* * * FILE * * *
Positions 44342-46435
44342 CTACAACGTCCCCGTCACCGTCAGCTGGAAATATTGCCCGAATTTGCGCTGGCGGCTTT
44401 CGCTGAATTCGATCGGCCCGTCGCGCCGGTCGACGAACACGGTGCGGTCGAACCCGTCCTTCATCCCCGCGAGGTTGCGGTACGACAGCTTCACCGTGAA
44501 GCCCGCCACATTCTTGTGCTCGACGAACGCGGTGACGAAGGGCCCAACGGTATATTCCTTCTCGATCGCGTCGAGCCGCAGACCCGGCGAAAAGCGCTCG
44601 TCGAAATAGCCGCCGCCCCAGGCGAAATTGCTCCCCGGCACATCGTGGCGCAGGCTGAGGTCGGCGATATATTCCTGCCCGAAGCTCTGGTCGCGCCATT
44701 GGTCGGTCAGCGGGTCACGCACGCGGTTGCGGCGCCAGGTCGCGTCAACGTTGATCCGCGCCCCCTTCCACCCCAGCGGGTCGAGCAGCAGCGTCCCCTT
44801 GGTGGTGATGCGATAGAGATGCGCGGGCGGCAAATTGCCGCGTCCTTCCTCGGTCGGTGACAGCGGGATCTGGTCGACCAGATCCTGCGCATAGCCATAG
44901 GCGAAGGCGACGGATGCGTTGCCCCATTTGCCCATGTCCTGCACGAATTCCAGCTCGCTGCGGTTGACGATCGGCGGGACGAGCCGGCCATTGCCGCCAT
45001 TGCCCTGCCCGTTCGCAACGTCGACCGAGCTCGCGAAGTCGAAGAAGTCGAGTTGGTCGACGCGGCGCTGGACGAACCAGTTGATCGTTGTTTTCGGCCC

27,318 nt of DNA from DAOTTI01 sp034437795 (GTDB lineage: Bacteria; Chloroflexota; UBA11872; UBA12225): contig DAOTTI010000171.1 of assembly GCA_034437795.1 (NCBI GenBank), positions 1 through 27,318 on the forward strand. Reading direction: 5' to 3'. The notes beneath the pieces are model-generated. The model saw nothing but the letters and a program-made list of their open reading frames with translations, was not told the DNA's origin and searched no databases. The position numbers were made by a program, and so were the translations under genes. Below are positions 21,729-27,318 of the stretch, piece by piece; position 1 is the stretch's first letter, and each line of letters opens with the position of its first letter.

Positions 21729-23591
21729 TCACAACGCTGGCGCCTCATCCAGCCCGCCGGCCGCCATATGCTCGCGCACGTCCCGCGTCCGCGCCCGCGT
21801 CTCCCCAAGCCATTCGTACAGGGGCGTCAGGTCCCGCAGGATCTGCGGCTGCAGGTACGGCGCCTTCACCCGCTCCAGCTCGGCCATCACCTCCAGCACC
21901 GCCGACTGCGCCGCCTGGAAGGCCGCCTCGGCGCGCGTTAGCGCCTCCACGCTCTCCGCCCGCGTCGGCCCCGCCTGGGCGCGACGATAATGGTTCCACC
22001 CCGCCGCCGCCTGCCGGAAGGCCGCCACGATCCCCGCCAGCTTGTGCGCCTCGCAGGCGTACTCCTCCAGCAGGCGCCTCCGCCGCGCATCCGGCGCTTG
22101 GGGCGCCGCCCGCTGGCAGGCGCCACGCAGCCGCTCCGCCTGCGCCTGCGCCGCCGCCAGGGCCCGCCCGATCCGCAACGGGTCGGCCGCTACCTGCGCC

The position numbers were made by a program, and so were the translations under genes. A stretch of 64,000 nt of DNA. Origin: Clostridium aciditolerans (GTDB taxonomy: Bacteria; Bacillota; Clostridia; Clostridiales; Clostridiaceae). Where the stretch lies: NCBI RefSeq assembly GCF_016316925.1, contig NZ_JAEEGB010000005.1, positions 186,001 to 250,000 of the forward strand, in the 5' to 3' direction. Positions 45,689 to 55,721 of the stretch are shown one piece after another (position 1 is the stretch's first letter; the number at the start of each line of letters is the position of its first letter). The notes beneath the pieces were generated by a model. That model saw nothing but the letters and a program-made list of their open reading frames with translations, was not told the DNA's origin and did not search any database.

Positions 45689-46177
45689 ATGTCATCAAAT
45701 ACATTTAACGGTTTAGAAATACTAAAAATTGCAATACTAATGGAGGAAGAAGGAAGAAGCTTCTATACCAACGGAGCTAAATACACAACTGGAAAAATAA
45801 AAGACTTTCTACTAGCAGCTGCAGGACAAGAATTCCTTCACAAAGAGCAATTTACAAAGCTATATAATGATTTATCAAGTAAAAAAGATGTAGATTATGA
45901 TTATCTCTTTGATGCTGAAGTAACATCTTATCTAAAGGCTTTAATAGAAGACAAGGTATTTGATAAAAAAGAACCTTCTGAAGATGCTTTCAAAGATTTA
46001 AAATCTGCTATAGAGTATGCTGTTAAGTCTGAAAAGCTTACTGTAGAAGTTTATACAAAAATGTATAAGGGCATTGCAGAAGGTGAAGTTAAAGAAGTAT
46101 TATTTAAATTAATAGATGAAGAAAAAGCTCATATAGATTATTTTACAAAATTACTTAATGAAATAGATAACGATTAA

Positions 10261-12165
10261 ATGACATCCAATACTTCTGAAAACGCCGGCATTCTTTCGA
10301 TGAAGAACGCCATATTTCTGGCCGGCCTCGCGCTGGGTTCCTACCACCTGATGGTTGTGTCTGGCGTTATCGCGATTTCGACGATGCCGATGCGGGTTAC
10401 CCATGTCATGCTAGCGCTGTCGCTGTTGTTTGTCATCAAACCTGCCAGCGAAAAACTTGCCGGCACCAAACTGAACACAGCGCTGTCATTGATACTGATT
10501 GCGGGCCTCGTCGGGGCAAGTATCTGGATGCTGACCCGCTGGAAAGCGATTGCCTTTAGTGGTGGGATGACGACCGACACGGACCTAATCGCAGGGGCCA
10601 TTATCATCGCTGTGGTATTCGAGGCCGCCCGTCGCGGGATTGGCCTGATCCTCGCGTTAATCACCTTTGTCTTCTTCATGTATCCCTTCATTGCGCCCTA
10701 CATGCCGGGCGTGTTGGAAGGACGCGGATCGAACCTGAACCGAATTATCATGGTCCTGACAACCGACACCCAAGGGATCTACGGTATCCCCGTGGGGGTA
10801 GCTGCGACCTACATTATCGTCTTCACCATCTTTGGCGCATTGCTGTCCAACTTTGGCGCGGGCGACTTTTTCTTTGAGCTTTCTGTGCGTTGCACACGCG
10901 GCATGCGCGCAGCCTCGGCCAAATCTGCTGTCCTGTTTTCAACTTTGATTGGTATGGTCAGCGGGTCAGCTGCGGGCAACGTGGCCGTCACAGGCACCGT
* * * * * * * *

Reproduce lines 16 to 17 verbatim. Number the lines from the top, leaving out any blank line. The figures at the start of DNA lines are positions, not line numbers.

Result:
22101 GGGCGCCGCCCGCTGGCAGGCGCCACGCAGCCGCTCCGCCTGCGCCTGCGCCGCCGCCAGGGCCCGCCCGATCCGCAACGGGTCGGCCGCTACCTGCGCC

The position numbers were made by a program, and so were the translations under genes. A stretch of 64,000 nt of DNA. Origin: Clostridium aciditolerans (GTDB taxonomy: Bacteria; Bacillota; Clostridia; Clostridiales; Clostridiaceae). Where the stretch lies: NCBI RefSeq assembly GCF_016316925.1, contig NZ_JAEEGB010000005.1, positions 186,001 to 250,000 of the forward strand, in the 5' to 3' direction. Positions 45,689 to 55,721 of the stretch are shown one piece after another (position 1 is the stretch's first letter; the number at the start of each line of letters is the position of its first letter). The notes beneath the pieces were generated by a model. That model saw nothing but the letters and a program-made list of their open reading frames with translations, was not told the DNA's origin and did not search any database.